Friday, 25 May 2012

Keep writing!

There are many completed novels in bottom drawers and on hard drives. Many are unpublishable. Many might be publishable if the author was lucky enough to approach the right agent or publisher at the right time.

There are even more unfinished novels. The novelist Emma Darwin says that many writers stall at about thirty thousand words.

Why do so many novels remain unfinished?

Since I began to write seriously, I’ve only deliberately decided to abandon one piece of work (well before I‘d reached thirty thousand words). I decided I didn’t like either of the two main characters. They were a pair of humourless prigs. If I didn’t like them, how could I expect readers to like them?

Some novels are never finished because the writer’s circumstances change and he or she no longer has the time or inspiration to write. A new baby, a serious illness, family difficulties, are all reasons why the novel might be put on one side indefinitely.

A piece of writing might be abandoned because it becomes clear that the plot isn’t substantial enough for a full length novel. That’s not a problem in the digital age. A story that wouldn’t make a hundred thousand word novel might do very well as a fifty thousand word novella on Kindle, or even as a freebie on the writer’s own website. So don’t abandon it - keep writing!

A writer who (like me) doesn’t plan in detail before beginning to write may reach a point where he or she doesn’t know what happens next. The solution can be to skip ahead to a point where you do know what happens, or to a scene you’ve been looking forward to writing. Or write a scene in which your characters talk about what they think they should do next to get themselves out of the difficulties you’ve put them in. Or think of the most dramatic thing your main character could do in the situation you’ve created, and have him or her do that.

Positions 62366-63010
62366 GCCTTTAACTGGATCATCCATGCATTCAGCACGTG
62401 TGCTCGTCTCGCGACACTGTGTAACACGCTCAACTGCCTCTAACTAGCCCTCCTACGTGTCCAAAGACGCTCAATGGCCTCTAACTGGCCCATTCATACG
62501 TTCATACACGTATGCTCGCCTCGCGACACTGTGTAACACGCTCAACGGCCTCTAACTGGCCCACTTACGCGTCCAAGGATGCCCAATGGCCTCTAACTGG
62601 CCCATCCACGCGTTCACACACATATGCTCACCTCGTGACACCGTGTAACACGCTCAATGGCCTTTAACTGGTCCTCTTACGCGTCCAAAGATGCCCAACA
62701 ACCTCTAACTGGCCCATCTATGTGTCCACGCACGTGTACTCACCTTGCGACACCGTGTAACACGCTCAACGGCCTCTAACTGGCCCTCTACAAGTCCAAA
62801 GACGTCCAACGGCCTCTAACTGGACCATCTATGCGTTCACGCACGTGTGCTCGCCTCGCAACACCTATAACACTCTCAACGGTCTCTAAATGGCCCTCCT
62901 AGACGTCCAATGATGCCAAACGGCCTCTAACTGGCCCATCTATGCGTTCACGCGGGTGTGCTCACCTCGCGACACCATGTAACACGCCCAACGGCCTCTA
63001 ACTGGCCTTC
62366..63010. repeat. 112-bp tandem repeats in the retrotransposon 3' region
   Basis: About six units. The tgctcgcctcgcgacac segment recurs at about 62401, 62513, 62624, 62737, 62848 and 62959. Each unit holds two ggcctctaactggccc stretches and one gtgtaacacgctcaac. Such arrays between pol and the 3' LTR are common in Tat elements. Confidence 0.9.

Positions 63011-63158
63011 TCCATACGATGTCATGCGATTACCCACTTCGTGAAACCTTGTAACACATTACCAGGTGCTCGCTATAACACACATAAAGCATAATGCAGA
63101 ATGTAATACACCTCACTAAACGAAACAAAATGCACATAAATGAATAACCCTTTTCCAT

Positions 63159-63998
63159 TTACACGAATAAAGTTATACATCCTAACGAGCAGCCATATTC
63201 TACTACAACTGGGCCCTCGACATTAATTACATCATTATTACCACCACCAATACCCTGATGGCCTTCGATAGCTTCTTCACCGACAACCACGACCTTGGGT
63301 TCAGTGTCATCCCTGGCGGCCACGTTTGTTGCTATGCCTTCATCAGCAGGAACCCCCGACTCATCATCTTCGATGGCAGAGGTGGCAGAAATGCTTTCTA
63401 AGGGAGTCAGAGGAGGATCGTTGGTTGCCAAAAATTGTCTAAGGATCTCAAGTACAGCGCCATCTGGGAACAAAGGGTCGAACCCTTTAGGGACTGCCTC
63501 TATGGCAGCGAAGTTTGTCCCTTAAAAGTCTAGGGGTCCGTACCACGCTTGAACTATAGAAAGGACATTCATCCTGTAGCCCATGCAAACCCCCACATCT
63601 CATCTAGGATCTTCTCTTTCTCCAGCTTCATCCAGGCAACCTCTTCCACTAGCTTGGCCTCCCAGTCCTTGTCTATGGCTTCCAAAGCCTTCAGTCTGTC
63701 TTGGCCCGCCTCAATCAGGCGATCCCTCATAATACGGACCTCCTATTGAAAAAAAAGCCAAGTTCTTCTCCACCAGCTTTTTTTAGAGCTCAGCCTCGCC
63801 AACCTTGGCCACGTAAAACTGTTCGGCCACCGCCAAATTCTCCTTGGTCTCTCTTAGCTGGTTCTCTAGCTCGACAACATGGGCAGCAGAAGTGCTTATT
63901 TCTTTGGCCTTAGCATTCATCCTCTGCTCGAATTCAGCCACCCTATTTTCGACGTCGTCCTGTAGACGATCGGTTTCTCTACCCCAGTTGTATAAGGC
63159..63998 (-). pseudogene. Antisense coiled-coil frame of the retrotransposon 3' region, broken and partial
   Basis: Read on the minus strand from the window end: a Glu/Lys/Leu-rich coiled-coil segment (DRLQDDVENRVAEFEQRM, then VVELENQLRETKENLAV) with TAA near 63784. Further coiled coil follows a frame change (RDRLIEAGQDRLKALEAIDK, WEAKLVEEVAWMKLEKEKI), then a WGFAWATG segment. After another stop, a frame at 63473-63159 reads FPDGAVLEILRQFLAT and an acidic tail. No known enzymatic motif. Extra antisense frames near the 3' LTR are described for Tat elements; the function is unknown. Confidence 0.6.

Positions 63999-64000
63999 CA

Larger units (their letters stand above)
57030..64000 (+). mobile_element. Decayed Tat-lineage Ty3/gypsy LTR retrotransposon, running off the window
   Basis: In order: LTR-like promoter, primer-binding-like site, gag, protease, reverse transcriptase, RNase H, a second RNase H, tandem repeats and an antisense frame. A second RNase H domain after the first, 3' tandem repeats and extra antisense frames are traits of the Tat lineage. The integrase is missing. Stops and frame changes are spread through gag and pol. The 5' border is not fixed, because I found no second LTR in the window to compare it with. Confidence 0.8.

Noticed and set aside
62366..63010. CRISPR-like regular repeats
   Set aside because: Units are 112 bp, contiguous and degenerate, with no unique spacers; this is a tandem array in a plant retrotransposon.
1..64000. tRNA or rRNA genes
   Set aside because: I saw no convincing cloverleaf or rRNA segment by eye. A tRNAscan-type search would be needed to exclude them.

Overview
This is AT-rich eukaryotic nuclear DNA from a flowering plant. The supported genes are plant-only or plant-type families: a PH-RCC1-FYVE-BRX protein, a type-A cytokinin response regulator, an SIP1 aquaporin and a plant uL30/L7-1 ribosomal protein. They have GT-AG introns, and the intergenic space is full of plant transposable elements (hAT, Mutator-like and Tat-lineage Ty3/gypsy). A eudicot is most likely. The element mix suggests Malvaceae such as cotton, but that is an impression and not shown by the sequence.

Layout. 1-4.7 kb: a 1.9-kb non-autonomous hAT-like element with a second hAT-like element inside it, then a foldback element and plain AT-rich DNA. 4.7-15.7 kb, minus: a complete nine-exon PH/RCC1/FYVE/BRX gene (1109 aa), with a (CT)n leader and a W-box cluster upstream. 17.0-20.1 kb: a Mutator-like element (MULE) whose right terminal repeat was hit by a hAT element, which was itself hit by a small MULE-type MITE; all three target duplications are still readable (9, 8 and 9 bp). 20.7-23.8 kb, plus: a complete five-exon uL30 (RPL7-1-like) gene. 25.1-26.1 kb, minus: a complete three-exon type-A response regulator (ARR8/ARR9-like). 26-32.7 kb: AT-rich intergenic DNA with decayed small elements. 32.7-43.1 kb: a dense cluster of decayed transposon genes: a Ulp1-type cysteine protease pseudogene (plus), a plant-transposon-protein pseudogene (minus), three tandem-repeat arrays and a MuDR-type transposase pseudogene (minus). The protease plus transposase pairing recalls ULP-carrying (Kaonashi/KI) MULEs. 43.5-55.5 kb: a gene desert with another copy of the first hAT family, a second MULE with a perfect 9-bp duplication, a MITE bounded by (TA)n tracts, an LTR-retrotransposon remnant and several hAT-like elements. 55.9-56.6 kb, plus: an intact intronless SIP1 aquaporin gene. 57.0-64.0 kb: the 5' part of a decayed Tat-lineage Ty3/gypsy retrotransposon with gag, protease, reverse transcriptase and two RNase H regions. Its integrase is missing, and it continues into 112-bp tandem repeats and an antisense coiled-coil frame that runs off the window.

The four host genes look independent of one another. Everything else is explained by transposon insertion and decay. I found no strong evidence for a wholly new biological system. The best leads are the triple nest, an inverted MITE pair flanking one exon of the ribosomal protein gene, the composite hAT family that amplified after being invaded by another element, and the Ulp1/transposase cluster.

Whichever solution you choose, keep writing!

Perhaps a piece of research or new information comes to light which means your plot won’t work in the way you planned. If you can work the new information into the story, it might be all the stronger for it. You might present your characters with an even greater challenge to overcome. Keep writing!

You might be held up because you can’t find a specific piece of information you think you need in order to move the story forward. Research can be never-ending if you let it. You might be focussing  too much on minor details which don’t affect the overall plot. Find a way to work around the missing piece of information and keep writing!

For new (and old!) writers, the stopping point might come when the first rush of enthusiasm is over and it begins to be hard work. (And it is hard work.) You reach the point where you are convinced that your plot is nonsense, your writing is pedestrian, and no-one will ever want to read it.

But the only way to be a novelist is to write a novel, and the only way to do that is to keep putting words on paper. The finished novel might not be  anywhere near as good as you hoped. It might not be publishable. But at the end of it you will have learned a lot about the process of writing a novel, and about yourself as a writer. 

If you have written thirty thousand words, you have written a third of a full length novel. Why give up when you have come that far? Keep writing!

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